essentially, the admin side of this site has various management functions ( email editing, email sending, event calendar population ), and i'd like to keep on URL for the client so that he can just bookmark (or remember ) that and be done with it.

    because each 'set' of admin functions does different things, i'm trying to break those out into modules so that what got called for what set of functions is easier to find.

    i'm anticipating a menu (top or left, doesn't matter) where links like "manage email" and "manage events" will be, and those are the 'sets' of functions i'm using.

    i can see the links going to other CGI scripts, but the only thing that saves me, i think, is the confusion of trying the 'dispatch tables' i'm working towards now ...

      $this was a typo; should have been $self.

      In the example, SiteManager isn't dispatching sub-requests; I should have used different names than those you'd given. I was considering the modules that SiteManager might load being not additional CGI::Application modules or modules that create output but API level things -- grabbing events for a calendar that needs to be displayed on every page, or a site navigation that needs to be custom generated on each page.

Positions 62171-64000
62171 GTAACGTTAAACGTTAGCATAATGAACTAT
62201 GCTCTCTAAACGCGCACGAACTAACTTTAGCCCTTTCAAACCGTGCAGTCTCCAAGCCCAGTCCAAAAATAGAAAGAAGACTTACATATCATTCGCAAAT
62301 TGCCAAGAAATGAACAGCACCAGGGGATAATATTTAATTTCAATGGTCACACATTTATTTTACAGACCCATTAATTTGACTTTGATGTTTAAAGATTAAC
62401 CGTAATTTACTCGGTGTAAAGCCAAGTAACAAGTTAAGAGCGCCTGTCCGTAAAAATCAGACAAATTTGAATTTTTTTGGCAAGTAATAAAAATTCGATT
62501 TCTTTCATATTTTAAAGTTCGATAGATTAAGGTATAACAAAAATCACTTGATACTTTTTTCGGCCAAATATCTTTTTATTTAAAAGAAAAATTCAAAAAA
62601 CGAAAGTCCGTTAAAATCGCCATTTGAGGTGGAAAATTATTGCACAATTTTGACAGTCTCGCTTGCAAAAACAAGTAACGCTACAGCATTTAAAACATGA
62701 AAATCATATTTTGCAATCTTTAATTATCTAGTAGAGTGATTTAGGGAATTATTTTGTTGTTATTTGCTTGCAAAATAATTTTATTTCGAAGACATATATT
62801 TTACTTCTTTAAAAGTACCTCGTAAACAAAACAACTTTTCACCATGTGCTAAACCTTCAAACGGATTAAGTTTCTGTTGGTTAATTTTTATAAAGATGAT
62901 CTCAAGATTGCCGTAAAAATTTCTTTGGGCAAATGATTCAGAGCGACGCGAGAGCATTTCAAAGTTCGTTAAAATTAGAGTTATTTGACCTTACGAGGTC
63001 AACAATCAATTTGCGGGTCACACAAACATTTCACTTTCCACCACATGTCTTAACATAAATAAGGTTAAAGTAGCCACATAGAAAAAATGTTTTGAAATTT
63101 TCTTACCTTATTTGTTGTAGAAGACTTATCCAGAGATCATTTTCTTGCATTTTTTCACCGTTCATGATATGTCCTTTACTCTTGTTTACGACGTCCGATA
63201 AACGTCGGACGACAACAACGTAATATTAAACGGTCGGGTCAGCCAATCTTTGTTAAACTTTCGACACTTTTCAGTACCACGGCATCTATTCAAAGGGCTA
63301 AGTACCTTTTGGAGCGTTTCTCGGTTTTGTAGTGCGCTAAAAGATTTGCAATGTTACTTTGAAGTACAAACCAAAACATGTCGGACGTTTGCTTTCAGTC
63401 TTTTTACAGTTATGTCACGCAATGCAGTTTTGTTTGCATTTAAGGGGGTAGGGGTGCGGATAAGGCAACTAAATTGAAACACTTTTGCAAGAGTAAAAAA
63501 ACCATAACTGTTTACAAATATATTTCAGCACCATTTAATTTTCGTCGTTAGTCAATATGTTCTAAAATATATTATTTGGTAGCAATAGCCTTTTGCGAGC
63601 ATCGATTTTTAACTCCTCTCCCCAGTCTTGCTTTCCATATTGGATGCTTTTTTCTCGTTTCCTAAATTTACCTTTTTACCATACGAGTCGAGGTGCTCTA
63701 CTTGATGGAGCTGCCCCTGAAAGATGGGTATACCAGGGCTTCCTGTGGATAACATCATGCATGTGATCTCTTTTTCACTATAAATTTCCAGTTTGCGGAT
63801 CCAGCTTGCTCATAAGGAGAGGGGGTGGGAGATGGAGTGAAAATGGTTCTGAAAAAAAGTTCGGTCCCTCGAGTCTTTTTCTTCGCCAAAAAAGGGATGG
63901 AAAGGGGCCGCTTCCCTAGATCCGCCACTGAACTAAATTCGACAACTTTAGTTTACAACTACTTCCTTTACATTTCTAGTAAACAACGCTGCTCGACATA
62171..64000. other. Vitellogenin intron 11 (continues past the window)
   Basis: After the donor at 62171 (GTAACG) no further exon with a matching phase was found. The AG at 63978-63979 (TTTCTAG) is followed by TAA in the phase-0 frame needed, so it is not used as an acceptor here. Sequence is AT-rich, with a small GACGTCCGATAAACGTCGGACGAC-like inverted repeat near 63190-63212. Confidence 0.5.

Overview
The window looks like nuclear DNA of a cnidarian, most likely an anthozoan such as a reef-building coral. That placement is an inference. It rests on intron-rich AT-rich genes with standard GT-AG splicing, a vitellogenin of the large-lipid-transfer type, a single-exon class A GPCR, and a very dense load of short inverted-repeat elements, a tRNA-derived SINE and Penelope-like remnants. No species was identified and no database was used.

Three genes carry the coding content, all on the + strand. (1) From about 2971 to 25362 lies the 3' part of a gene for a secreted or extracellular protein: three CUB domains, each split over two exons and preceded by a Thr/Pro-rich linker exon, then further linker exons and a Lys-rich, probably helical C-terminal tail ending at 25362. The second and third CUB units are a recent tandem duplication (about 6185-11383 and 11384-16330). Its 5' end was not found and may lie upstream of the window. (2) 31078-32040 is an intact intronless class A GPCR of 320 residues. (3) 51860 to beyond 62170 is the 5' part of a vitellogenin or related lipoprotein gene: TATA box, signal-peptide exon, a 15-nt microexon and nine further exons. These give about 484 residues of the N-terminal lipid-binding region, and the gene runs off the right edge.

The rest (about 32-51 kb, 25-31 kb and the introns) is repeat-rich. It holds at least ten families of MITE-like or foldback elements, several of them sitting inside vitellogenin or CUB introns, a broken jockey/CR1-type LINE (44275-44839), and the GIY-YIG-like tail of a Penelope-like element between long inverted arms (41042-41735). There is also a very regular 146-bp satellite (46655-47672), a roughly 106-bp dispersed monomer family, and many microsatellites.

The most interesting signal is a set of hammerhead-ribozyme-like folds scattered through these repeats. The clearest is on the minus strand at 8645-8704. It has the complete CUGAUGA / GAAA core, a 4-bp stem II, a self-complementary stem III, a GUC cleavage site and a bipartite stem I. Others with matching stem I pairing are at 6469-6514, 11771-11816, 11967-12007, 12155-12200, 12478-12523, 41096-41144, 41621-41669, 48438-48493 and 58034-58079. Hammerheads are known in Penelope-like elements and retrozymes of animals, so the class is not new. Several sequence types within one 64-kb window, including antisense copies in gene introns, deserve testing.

You can still have a single page that your client can bookmark, but this might be more of a homepage with links to other applications. The applications would all inherit from SiteManager so that you get:

      • Centralized authentication
      • Centralized navigation
      • Sitewide template shell
      • etc.

      Another possibility would be to have an application that would dynamically instantiate and run() other CGI::Applications:

      package SiteManager; use base qw/CGI::Application/; use EventManager; use EmailManager; sub setup { $self = shift; $self->run_modes( 'events' => 'events', 'email' => 'email ); } sub events { $self = shift; # Initialize a params hash or grab it from a config file and t +hen... $events = new EventManager($params); $events->run(); } sub email { $self = shift; # Initialize a params hash or grab it from a config file and t +hen... $email = new EmailManager($params); $email->run(); }

      However, even with this example, it might not be a bad idea to have a base class that takes care of authentication, site template, etc.

      $this is probably a typo for $self - C++ & PHP use the name "this" rather than the perl way, which allows you to name it whatever you want.
Re^2: CGI::Application, inheritance trees, and 'the right way'
by geektron (Curate) on Nov 02, 2004 at 04:53 UTC
    this is pretty much *exactly* what i'm looking to do.

    SiteManager has code like "login", a dbh() method ( to eliminate code like $self->param('DBH')->prepare() ), etc ... plus some "utility" functions.

    i already have a few apps with more than 7 run_modes, and they are a nightmare to maintain, so i've been following my gut and refactoring for ease of maintenance. I've inherited most of them, but a few i think i've authored new.